Generation Cryo from the US tells the story of a teenager conceived by an anonymous sperm donor trying to find out about her biological family. She finds out that she has lots of half-siblings, and none of them know anything about their father. The show screens her mission to find out more, while meeting all those half-brothers and half-sisters. The distributor is Viacom International Media Networks.

Buddy for Hire from the Netherlands pairs a young person “not doing anything at all with his life paired up with someone physically unable to do anything with his”. So one lazy person, and one person with a disability. The former takes care of the latter, and at the end of each episode, they decide whether to “sign a contract and continue their friendship”. The distributor is Talpa International.

Wishing Well, also from the Netherlands, gets young people with a difficult past to help retired people “make their lifelong dream come true”. For example, a pair of twins who’d like to live like millionaires for a day are paired with a former drug dealer and armed robber. The distributor is North Sea Camel.

Olé! from Portugal throws six celebrities into a bullring where they have to catch and stop a wild bull by the horns – don’t worry, there’s no killing – training with seven professionals. The bullring is packed with an audience, with the winner decided by a jury as well as the audience at home. The distributor is Milky Way Formats.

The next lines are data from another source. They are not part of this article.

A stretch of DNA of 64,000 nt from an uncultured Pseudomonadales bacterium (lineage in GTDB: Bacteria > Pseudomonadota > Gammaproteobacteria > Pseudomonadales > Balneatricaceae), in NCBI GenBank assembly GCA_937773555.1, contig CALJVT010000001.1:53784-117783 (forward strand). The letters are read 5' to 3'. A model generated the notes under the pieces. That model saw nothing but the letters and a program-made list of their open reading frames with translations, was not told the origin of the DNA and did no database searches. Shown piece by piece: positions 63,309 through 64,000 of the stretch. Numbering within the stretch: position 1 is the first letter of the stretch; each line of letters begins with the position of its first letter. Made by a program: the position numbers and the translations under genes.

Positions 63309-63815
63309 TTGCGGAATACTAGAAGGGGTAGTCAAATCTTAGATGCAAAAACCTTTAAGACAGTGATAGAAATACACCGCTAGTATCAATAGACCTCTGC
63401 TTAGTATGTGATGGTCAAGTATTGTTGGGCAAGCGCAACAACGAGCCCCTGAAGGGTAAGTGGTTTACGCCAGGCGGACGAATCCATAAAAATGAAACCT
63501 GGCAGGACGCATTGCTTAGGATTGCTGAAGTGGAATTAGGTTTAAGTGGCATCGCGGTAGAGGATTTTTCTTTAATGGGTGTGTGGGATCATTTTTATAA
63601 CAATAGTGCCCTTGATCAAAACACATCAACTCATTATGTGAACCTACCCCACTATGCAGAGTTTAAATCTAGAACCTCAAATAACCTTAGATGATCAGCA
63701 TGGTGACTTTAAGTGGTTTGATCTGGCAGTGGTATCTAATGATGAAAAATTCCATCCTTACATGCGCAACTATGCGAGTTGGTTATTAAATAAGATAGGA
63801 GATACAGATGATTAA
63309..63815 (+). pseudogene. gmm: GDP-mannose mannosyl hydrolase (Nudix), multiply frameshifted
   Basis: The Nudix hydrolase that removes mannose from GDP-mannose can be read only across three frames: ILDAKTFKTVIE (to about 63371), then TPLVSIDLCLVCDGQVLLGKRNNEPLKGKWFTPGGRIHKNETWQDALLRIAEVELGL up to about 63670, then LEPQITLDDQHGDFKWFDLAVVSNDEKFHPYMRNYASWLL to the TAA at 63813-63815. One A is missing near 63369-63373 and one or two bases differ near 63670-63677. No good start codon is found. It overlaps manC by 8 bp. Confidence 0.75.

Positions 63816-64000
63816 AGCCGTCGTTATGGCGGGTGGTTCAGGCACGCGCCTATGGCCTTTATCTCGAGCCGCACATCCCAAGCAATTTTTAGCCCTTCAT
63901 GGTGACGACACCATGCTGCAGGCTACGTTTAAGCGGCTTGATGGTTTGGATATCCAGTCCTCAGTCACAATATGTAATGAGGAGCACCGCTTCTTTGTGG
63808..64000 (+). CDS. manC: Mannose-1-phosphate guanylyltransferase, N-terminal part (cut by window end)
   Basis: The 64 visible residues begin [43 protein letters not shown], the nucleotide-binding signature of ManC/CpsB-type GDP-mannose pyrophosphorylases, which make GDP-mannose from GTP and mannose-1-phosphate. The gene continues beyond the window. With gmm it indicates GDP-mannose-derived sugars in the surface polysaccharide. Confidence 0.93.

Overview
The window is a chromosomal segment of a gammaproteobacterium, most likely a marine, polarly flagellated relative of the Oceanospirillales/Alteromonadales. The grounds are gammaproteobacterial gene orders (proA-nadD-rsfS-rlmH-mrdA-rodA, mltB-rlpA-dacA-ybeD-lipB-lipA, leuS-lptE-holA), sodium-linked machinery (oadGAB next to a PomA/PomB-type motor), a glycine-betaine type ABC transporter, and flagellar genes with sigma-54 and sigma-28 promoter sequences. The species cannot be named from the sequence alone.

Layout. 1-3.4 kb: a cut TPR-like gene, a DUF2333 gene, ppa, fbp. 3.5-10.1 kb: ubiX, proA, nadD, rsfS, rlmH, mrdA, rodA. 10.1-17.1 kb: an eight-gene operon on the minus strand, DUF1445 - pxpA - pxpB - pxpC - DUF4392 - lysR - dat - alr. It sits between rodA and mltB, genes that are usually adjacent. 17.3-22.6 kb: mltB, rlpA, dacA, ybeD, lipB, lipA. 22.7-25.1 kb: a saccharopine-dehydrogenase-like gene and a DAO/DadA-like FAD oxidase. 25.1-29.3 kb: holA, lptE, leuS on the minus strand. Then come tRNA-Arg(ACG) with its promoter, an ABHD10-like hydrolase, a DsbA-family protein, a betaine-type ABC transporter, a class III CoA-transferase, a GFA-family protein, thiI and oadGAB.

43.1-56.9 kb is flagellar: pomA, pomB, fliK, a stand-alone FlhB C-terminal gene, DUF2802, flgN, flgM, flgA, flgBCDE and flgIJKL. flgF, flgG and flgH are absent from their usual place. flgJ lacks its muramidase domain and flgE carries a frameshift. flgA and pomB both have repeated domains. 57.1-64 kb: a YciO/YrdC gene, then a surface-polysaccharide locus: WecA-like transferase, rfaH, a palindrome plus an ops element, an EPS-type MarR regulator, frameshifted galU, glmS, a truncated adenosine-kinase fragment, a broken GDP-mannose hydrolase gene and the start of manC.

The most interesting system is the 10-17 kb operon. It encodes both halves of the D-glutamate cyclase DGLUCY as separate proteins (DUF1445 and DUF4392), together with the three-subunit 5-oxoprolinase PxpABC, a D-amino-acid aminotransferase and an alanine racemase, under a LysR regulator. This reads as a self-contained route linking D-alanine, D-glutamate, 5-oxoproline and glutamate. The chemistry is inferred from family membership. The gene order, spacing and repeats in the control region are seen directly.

I Can Do That! from Israel has more celebrities: eight trying to prove there’s nothing they can’t do, if given a week to train for it, mentored by an expert. They then perform the activity live on the next week’s show. The distributor is Armoza Formats.

Rising Star from Israel is a live singing contest, where 50 chosen contestants sing in the studio, with viewers able to vote from home using a smartphone or tablet app. When a contestant gets 50% of the votes, a screen in front of them rises, and they advance to the next level. The distributor is Keshet.

Keep Your Light Shining from Turkey is another TV talent show: a 13-week series where each episode gets 12 contestants to sing 20 seconds each of the same song, each lit up by a spotlight when they sing. Each song sees a single contestant eliminated, with a jury choosing a winner from each episode to go through to a grand final. The distributor is Global Agency.